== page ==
Qualified Domestic Relations Order (QDRO) – what happens to the 401(k)? A QDRO dictates how the plan administrator will divide this asset when the funds are eligible to be distributed. Without this document in place, you may lose your rights to this income.
Joint unsecured debt – credit card debt…often overlooked and something that can come back to haunt you if the other party does not honor the debt. For instance, as part of the settlement, your spouse says he or she will pay XYZ credit card. That sounds great, but what happens when he or she begins to have financial problems and defaults on the card. If your name is still on it, you are still liable for that debt. If possible, have all joint debt settled out of the estate prior to dividing assets. You may walk away from the divorce with a little less “liquid” cash, but you will not have to worry about a credit card company coming after you in the future for a debt your spouse agreed to pay.
Emotional attachments – you may have an asset that you want simply because it means something to you personally. How much are you willing to give up to get that item or asset? In all likelihood, your spouse knows your attachment to this asset and can manipulate division of property in his or her favor. Sure, you walk away with the coveted item, but you take a significant loss in the process. It is okay to demand this item, but do not associate a higher financial value to the item than it deserves.
Lawyers are not financial planners – we have made reference several times concerning the opinion of a financial expert. Realize your attorney is an expert at divorce, not finances. While he or she may have financial experts on staff, he or she is not the actual “go to” source for this information. If your attorney does not have access to this type of staff, seek out this advice on your own before putting your signature on the final divorce agreement.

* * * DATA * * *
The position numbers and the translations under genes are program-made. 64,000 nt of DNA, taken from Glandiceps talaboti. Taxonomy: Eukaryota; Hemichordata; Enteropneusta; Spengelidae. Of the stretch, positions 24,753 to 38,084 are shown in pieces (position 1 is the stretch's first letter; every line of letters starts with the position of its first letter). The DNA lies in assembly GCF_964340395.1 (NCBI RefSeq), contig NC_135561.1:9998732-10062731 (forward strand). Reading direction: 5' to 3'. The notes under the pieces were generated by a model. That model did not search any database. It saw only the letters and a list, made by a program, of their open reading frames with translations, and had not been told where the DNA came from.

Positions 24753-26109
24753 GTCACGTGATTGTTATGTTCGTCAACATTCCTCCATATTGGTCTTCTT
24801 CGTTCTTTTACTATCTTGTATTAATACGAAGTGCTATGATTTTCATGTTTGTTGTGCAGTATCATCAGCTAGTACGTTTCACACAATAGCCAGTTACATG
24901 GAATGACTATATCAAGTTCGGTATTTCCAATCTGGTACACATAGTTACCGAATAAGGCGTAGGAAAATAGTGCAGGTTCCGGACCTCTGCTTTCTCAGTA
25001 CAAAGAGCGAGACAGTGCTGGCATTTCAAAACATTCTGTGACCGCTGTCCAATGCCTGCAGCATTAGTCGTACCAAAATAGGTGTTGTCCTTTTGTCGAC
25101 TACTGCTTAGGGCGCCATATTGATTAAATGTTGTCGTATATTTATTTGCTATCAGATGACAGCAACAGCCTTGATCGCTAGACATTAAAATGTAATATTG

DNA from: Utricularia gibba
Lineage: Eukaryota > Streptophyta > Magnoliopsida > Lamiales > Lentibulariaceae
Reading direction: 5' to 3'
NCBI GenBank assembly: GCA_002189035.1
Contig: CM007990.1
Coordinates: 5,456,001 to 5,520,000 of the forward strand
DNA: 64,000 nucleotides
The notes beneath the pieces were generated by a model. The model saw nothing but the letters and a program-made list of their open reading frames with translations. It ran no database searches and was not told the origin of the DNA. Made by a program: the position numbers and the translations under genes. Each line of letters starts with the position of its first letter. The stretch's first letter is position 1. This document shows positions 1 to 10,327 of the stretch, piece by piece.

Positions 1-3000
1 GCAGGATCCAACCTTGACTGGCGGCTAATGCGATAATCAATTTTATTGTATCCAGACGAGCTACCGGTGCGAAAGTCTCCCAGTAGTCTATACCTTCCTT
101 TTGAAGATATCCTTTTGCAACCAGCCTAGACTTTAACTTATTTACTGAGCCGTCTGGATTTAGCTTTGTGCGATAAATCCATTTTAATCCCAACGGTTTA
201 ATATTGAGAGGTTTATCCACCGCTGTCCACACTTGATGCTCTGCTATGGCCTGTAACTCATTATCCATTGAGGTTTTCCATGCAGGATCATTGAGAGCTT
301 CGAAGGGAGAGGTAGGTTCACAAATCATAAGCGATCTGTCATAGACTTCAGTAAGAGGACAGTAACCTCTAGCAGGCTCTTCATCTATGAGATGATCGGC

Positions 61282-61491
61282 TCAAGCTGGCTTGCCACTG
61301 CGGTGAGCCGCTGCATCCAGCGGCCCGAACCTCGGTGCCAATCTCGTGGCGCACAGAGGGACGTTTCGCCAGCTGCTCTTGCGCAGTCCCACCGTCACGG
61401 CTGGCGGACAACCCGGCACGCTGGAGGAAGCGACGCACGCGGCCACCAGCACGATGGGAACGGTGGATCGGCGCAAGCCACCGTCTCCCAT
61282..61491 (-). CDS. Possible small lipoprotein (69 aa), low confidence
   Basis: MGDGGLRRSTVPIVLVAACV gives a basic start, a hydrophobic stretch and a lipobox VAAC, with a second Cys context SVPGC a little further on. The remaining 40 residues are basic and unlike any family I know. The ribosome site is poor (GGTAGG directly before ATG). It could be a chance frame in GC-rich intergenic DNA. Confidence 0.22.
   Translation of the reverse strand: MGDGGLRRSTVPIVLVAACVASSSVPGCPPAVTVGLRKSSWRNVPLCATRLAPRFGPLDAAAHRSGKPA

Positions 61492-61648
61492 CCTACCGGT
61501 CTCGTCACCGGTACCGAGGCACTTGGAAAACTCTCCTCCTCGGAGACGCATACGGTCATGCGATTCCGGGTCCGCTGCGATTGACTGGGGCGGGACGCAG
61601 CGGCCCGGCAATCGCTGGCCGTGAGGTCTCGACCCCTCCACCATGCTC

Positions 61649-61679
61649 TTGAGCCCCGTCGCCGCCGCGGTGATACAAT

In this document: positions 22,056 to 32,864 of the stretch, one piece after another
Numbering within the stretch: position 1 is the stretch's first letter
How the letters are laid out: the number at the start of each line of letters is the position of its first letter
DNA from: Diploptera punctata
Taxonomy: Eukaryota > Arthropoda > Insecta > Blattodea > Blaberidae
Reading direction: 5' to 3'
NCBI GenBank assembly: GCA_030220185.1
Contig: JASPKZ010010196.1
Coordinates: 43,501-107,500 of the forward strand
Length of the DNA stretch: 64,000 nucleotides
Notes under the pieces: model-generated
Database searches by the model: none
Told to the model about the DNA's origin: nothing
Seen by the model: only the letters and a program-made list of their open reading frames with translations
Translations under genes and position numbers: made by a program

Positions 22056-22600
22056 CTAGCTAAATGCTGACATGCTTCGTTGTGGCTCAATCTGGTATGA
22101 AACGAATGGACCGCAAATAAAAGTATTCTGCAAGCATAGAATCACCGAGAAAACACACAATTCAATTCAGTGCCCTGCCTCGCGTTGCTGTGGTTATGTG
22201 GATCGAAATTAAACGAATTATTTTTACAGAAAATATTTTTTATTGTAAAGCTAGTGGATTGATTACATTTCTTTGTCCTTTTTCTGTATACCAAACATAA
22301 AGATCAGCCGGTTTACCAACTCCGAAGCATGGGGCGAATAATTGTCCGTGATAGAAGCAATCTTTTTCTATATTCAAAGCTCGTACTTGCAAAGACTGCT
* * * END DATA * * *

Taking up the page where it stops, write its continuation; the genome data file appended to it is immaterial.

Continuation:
Social Security benefits – did you know that once the marriage is in existence for ten years, you might be eligible to receive half of your spouse’s benefit amount. Would you believe the average term of a divorce marriage is just over 9.5 years? By simply putting off the divorce another six months, the spouse can significantly increase his or her Social Security benefits upon eligibility.
Your Future – what are the long-term consequences of your divorce settlement? Are you taking something that almost seems too good to be true now that could really hurt you financially a decade from now? If you do not have the financial expertise to figure this out on your own, it would be wise to have a financial planning expert to look over the terms of your settlement and make recommendations.
Insure your agreement – what happens when the spouse required to pay alimony and/or child support dies or becomes disabled? Those payment stop, period. In order to prevent this from happening to you, require life insurance and disability insurance on that spouse as part of the final agreement. Doing so secures your financial security regardless of what happens to your ex spouse in the future.